Magazine article First Things; A Monthly Journal of Religion and Public Life

Faith and Responsibility

Magazine article First Things; A Monthly Journal of Religion and Public Life

Faith and Responsibility

Article excerpt

Faith and Responsibility American Grace: How Religion Divides and Unites Us BY ROBERT D. PUTNAM AND DAVID E. CAMPBELL SIMON & SCHUSTER, 688 PAGES, $30

Ah, America. Where else in the postmodern West can you find snake-handling preachers; earnest middle-aged women at Unitarian churches who talk about astrology; bookstores full of novels about the rapture; entire seminaries given over to dispensational scholasticism; men with long beards, fur hats, and yarmulkes; priests in cassocks; camp meetings; church suppers with cabbage and lime JeIl-O salads; stolid Presbyterians, sweet Methodists, fire-breathing Baptists, and homeschooling Catholics; liberal Jesuits; Jewish Buddhists, Black Muslims, and more - all mixed together in the urban centers, suburban sprawl, and endless rural emptiness of our continent-spanning country?

It's a remarkable scene, and one that defies easy generalizations: about our national piety and impiety, about the various orthodoxies and heterodoxies, about the fissiparous denominationalism that coexists with religious tolerance, and about the political imagination that infuses politics with theology while also treating the separation of church and state as a sacred national principle.

American Grace: How Religion Divides and Unites Us is bound to dissatisfy, for no book can master this remarkable reality, but it is a good and useful book nonetheless. Sociologists Robert D. Putnam and David E. Campbell conducted a largescale "Faith Matters" survey, which provides both a broad and a finegrained view of the contemporary scene. Using this survey, other data, and personal visits to congregations, Putnam and Campbell venture some generalizations that, while never fully satisfactory, can refine and challenge our own intuitions, experiences, and general hunches.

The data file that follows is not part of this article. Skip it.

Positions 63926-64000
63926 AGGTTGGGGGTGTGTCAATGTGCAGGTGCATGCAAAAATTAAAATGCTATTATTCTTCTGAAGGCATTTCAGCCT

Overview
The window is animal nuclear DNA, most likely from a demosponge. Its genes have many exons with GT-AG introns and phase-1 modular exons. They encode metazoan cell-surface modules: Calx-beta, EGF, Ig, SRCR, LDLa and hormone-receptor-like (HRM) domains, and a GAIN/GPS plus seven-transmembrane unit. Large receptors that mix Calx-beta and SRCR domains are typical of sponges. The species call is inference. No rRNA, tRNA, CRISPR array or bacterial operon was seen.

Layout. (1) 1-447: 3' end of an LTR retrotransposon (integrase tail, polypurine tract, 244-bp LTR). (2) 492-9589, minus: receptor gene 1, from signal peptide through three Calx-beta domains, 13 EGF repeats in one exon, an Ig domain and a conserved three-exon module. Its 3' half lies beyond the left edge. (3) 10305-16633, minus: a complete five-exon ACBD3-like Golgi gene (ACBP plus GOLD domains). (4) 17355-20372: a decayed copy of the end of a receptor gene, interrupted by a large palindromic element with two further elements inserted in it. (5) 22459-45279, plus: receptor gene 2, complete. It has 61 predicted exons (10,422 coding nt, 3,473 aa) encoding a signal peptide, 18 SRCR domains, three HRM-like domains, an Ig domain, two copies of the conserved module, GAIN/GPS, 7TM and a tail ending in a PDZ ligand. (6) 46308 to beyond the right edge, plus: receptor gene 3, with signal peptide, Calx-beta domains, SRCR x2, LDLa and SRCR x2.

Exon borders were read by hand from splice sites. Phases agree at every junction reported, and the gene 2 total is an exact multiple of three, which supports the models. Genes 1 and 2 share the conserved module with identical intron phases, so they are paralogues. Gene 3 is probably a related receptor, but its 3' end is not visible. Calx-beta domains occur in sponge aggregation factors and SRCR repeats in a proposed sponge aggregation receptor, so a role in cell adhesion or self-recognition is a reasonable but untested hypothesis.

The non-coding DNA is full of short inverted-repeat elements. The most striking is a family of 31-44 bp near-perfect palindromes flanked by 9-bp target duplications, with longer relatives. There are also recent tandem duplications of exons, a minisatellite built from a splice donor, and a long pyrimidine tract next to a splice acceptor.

Best known for Bowling Alone: The Collapse and Revival of American Community, Putnam has long worried about the question of social solidarity. What holds people together, inclining them to contribute to the common good? The sociological term is "social capital," a metaphor that suggests a reserve of sentiments and habits that we draw on to preserve unity and goodwill even when we're drawn into the conflicts that come from cultural differences or when economic and political competition sets us as at odds with one another.

Putnam's concerns about the divisive tendencies of a modern, pluralistic society, and his desire to identify unifying, reparative resources, set the agenda for American Grace. As he and Campbell report: "Americans are increasingly concentrated at opposite ends of the spectrum - the highly religious at one pole, and the avowedly secular at the other. The moderate religious middle is shrinking." Half a century ago, Paul Blanshard wrote bestselling books warning against the threats Catholicism posed to American democracy. Today, bestselling books warn about either the dangers of religious faith of any sort or the threats posed by secular humanism. We once argued about what kind of religion is best; now it's the very idea of religious belief that is up for debate.

This change reflects what is perhaps the most important aspect of recent social history. From the end of the Civil War until the 1960s, the wealthiest and best-educated Americans remained largely loyal (in public if not in private) to a plastic, not very demanding, but nonetheless theologically serious form of Christianity that came to be known as mainline Protestantism. This loyalty frayed during the post-World War II years and collapsed in the aftermath of the 1960s. Today, America has an elite culture removed from and often antagonistic toward religious influences.

The cultural divide between the religious and the irreligious has come to characterize important dimensions of American political life. For example, Putnam and Campbell found that 70 percent of those who never say grace before meals identify as Democrats, while slightly more than 20 percent who never say grace identify as Republicans. …

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